In its descriptions of the upper class amateurishness abounding in the military in the early days of the war, it echoes Evelyn Waugh’s comic masterpiece, Men At Arms (1952), with umpteen public school twits coralled into uniform and running round like headless chickens.

Philby recounts various ripping yarns with boyish humour. He tells us Section D listed each of its members with a further letter, thus DA, DB, DC and that their secretaries or assistants were DA-1, DB-1 and so on. Burgess was DU and Philby, technically his assistant, should have been DU-1, but Burgess charmingly refused to give him this label, insisting on alloting him another letter, D. And the punchline to this anecdote: ‘Thus Guy launched me on my secret service career branded with the symbol DUD.’ (p.45)

As Adam Diment’s stoned spy hero would say, Funneee!

Similarly, ‘Guy, indulging his schoolboyish sense of fun’, has the wizard wheeze of setting up an establishment to train potential agents before dropping them into enemy territory – and, after running through a serious prospectus of its subjects and courses, he capped the plan by suggesting it be named Guy Fawkes College, as it would be teaching the arts of blowing things up and overthrowing foreign governments. Boom boom.

Philby quickly distinguishes army officers into ‘the sensible military type, as opposed to the no-nonsense military, the mystical military and the plain-silly military.’ (p.66) He paints a hilarious portrait of the staff at the training camp in Beaulieu: ‘There was a Buchmanite who unhappily marked me down for conversion. The end came when he gave me his views on sexual intercourse and I remarked that I felt sorry for his wife. After that, our contacts were limited to table tennis.’ (p.67) He takes the same drily witty tone throughout. Charming and entertaining.

The headquarters of the Turkish Security Inspectorate were at Ankara, presided over at that time by a bulging, toad-like bureaucrat whom we referred to as Uncle Ned. It was my misfortune to visit him on duty about once a month. (p.194)

The book abounds in brisk pen portraits of the numerous people he encountered, famous or not so famous, all treated with the confident urbanity which is the main gift of an expensive English public school education, and the tone of his class and age – a permanent attitude of indulgent superiority.

My first house in Washington was off Connecticut Avenue, almost directly opposite that of Johnny Boyd, the Assistant Director of the FBI in charge of security… Boyd was one of Hoover’s original gunmen in Chicago – ‘the guy who always went in first’ when there was shooting to be done – and he looked the part. He was short and immensely stocky, and must have been hard as nails before he developed a paunch, jowls and the complexion that suggests a stroke in the offing. He had no intellectual interests whatsoever. His favourite amusement was to play filthy records to women visiting his house for the first time. He had other childish streaks, including the tough, direct ruthlessness of a child. By any objective standard, he was a dreadful man, but I could not help growing very fond of him. (p.229)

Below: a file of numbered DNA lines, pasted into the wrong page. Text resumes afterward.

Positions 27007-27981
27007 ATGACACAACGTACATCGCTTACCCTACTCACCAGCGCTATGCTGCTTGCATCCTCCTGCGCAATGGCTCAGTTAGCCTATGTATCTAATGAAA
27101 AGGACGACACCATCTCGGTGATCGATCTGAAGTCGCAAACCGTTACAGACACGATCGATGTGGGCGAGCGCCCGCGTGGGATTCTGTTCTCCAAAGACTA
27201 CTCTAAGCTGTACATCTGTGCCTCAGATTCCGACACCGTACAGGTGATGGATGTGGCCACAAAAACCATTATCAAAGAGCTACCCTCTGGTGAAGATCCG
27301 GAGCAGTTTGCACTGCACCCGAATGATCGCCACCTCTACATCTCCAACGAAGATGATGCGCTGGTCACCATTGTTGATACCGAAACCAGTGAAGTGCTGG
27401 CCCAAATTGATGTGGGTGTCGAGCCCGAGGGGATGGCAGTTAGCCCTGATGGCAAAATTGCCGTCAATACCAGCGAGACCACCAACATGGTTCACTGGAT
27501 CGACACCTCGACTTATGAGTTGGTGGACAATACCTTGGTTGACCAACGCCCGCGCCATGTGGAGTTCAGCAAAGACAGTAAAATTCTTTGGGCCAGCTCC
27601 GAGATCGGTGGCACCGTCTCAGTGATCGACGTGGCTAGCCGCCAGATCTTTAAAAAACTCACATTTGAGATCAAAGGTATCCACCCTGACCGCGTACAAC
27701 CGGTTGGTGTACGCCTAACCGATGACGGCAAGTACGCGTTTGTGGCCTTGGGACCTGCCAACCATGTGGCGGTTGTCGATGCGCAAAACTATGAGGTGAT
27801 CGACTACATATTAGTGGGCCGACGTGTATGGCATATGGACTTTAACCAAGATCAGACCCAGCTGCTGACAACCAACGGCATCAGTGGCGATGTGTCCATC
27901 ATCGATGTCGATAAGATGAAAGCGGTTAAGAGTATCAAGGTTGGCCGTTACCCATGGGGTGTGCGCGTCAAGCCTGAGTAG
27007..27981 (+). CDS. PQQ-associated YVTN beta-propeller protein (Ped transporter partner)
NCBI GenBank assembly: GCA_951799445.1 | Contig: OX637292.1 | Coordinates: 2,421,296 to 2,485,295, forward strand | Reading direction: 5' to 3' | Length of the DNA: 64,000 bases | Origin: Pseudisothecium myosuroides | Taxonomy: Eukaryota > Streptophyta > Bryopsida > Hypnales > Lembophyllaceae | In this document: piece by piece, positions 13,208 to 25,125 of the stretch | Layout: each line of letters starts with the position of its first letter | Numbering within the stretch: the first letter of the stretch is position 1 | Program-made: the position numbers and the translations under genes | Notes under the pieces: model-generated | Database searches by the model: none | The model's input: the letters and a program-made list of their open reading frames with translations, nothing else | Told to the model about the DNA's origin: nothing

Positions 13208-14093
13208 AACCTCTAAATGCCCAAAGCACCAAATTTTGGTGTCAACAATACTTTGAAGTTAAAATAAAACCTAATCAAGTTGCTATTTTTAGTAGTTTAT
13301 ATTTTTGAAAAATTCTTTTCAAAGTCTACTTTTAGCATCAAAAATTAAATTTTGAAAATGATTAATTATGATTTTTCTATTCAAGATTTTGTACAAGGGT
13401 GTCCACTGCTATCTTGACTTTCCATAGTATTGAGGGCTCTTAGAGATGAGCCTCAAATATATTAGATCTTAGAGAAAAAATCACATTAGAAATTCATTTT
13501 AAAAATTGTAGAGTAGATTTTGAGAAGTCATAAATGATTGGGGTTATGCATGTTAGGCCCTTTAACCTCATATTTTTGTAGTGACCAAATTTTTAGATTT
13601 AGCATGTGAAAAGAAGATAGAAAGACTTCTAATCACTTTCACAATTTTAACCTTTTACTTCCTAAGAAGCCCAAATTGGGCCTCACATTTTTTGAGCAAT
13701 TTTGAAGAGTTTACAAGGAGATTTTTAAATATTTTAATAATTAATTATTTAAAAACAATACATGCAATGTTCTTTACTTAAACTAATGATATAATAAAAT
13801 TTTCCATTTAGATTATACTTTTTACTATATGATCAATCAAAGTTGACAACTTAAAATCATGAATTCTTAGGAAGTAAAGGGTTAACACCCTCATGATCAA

This passage admirably conveys the lofty superiority of the English public school man, which is emphasised by his charming ability to condescend to make friends with even the most beastly native – though not before giving him a patronising nursery nickname, such as Uncle Ned.

It also epitomises the anti-Americanism of the Cambridge spies. In the final sections of the book, posted to Washington, Philby is awed by the resources and manpower available to the FBI and CIA, and appalled at the unfocused pointless overwork to which they’re put. In the Foreword he says his motives for betrayal were really very simple: ‘The simple truth, of course, crumbling Establishment and its Translatlantic friends’ (p.21). He repeats his dislike of the monster J. Edgar Hoover, head of the FBI, who he met, and emphasises that, for all his vast resources and epic paranoia, Hoover never actually caught any spies (p.227). Elsewhere he is cordially contemptuous of the post-war American tendency to take over everything (in Turkey) and make a hash of it – the Bay of Pigs, Vietnam. If he were alive today, he’d be saying ‘I told you so’ about Afghanistan, Iraq, Syria, Libya.

Informative

Philby really goes into detail about the early days of MI5 and MI6, tracing its roots back to the Great War, covering the inter-war years, and then describing the shambles he encountered when he joined. There is a lot of detail about how the intelligence services grew, how they were organised and about the key personnel. And a great deal about setting up and running networks, about payments to agents, about how intelligence was gathered from radio interceptions, from purloining diplomatic bags, from threatening opposition agents, and so on. Fascinating stuff.